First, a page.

Some think of James as a late work that conflicted Paul. But actually, most scholars date it in the forties A.D. – before most of Paul’s writings. There is no mention of any Jew-Gentile conflict. It is addressed to the twelve tribes (1:1). The Greek word for “synagogue” is used for the church (“assembly”, what church actually is). Furthermore, if James were conflicting Paul’s teachings, circumcision would have come up, since it is the common work added to faith that Paul had to deal with. But no mention of circumcision anywhere.
We know this because Paul and James address totally different things, the differences in which will constitute the remainder of this essay.
James sees two kinds of faith: a saving faith and a professing faith. He believes, and the rest of scripture confirms, that true faith will be seen in post-conversion works. That is, when a person places their faith in Christ, their sanctification experience will lead to a life that shows they are one of God’s children. Many Jews had believed that works saved, and some had an extreme reaction by believing that works had no part in the salvation experience. Salvation does not need works, but faith demands works (so too does God from His children). The Greek text suggests that James poses the question, “Does THAT faith save him?” in verse 14. That faith being the faith without works that he mentions earlier in the verse. James goes on to answer in the negative; a profession of faith means nothing. Only a true faith does. And true faith produces works.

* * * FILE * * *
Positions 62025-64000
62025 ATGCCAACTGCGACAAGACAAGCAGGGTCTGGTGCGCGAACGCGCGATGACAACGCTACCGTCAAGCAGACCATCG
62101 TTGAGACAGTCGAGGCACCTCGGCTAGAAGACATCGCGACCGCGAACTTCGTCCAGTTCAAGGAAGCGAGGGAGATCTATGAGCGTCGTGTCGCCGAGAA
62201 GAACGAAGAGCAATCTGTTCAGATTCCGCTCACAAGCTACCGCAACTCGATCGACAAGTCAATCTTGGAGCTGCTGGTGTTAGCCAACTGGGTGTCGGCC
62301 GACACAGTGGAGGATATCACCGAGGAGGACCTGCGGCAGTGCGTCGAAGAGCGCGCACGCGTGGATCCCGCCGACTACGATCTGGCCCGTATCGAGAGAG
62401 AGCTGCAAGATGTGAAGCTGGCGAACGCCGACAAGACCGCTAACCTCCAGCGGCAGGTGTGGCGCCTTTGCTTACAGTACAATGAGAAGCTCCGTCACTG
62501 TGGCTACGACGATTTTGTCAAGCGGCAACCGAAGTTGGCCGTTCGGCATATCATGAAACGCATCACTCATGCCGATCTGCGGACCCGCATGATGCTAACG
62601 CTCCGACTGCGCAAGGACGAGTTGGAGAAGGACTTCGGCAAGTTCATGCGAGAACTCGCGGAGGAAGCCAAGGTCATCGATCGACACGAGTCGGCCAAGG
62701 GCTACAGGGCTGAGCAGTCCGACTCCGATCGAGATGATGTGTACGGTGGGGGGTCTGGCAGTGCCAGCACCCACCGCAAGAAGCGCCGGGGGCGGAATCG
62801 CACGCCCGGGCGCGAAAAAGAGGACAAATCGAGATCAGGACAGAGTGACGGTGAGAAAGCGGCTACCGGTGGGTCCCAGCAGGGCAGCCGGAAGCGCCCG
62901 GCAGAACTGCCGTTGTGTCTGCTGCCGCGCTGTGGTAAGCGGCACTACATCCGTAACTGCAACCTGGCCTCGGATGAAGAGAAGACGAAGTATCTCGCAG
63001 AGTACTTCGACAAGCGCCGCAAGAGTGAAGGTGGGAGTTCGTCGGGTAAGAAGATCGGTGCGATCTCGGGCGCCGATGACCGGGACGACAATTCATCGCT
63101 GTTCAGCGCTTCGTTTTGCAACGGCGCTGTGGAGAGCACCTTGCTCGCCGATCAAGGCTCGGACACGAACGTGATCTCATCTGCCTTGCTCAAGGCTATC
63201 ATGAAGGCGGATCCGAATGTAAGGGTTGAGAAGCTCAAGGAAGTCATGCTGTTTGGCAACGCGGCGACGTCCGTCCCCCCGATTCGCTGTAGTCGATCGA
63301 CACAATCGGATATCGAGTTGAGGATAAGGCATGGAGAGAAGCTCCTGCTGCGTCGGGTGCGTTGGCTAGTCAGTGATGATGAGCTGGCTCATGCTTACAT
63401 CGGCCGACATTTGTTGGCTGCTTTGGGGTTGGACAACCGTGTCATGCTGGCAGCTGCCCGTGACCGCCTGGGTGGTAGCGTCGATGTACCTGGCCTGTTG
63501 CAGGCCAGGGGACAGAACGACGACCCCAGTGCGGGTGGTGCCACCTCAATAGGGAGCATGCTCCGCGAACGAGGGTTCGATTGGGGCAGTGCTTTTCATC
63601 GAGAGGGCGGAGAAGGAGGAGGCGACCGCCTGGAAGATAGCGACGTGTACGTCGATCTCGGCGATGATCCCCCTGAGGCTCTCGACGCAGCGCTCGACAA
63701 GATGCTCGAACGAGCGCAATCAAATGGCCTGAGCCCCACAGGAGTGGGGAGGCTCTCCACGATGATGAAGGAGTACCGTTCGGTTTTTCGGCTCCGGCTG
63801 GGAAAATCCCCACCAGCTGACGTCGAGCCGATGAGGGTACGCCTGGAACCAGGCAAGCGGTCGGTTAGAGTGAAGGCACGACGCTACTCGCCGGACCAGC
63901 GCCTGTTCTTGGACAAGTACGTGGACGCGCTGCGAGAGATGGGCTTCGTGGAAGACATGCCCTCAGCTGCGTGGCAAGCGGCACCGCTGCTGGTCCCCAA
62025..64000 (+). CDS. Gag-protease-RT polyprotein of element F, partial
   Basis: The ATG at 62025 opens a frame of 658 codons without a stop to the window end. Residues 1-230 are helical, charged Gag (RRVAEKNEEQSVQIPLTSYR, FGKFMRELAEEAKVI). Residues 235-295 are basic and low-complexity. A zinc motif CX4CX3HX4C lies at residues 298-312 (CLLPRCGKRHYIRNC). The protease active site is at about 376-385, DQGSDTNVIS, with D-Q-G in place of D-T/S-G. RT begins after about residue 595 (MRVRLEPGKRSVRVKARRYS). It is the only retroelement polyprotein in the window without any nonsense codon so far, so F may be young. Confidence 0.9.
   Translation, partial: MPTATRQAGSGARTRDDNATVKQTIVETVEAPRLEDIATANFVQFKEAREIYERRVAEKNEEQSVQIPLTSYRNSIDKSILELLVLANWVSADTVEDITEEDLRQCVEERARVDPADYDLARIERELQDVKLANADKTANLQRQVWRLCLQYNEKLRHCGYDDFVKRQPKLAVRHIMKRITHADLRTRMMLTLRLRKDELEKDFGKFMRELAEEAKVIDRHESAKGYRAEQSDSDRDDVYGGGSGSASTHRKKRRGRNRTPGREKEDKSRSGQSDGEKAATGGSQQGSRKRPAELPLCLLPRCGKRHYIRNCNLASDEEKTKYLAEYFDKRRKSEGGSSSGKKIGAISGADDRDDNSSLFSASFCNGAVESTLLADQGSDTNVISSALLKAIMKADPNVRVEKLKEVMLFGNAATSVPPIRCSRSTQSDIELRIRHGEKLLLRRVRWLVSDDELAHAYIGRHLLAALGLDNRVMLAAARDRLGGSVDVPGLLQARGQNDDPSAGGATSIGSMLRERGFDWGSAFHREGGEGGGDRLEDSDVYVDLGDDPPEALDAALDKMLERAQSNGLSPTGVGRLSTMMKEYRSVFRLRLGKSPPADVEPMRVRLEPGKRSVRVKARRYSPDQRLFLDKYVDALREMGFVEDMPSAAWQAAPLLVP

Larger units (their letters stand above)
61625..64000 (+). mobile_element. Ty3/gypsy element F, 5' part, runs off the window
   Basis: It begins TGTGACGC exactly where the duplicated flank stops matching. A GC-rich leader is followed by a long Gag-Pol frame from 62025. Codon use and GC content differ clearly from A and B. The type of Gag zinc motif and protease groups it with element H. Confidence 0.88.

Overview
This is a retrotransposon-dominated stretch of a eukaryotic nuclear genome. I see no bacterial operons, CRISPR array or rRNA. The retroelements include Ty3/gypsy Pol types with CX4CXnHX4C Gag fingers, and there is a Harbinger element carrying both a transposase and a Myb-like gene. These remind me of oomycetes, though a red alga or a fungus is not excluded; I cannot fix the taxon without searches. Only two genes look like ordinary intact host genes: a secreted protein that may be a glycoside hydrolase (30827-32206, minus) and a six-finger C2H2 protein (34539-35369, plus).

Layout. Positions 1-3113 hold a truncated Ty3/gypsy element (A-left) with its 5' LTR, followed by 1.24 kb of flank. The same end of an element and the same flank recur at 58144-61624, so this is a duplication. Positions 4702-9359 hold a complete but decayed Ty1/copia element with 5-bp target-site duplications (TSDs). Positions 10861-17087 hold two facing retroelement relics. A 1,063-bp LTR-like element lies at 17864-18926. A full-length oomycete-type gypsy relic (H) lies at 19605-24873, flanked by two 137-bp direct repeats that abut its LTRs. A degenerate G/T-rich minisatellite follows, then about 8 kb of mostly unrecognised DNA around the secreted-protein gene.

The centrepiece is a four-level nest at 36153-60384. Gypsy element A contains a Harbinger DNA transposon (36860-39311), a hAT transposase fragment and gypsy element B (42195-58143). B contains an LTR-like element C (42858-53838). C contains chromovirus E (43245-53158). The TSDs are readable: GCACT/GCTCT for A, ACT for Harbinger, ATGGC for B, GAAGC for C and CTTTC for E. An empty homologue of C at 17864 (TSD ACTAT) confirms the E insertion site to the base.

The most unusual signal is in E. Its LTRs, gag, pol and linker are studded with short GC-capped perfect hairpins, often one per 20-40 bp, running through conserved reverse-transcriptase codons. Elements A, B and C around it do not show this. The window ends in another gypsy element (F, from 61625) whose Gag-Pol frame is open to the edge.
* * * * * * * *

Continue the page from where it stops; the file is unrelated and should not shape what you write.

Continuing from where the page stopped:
Paul and James use “justification” in different contexts. We think of justification as being God’s act of declaring all believers righteous- Paul’s usage of the word. But there is another definition of the word, used in the Old Testament and the gospel. It is that of demonstrating or showing something to be righteous.
“Against thee, thee only, have I sinned , and done this evil in thy sight: that thou mightest be justified when thou speakest , and be clear when thou judgest.” –Psalm 51:4
David speaks to God here, Who obviously does not need to be declared righteous. Rather, God demonstrates that He is righteous.
“But wisdom is justified of all her children.” –Luke 7:35
Wisdom, too, is already righteous, and already in possession here. Her children show that wisdom is righteous by their actions.
“God forbid: yea, let God be true, but every man a liar; as it is written, That thou mightest be justified in thy sayings, and mightest overcome when thou art judged.” –Romans 3:4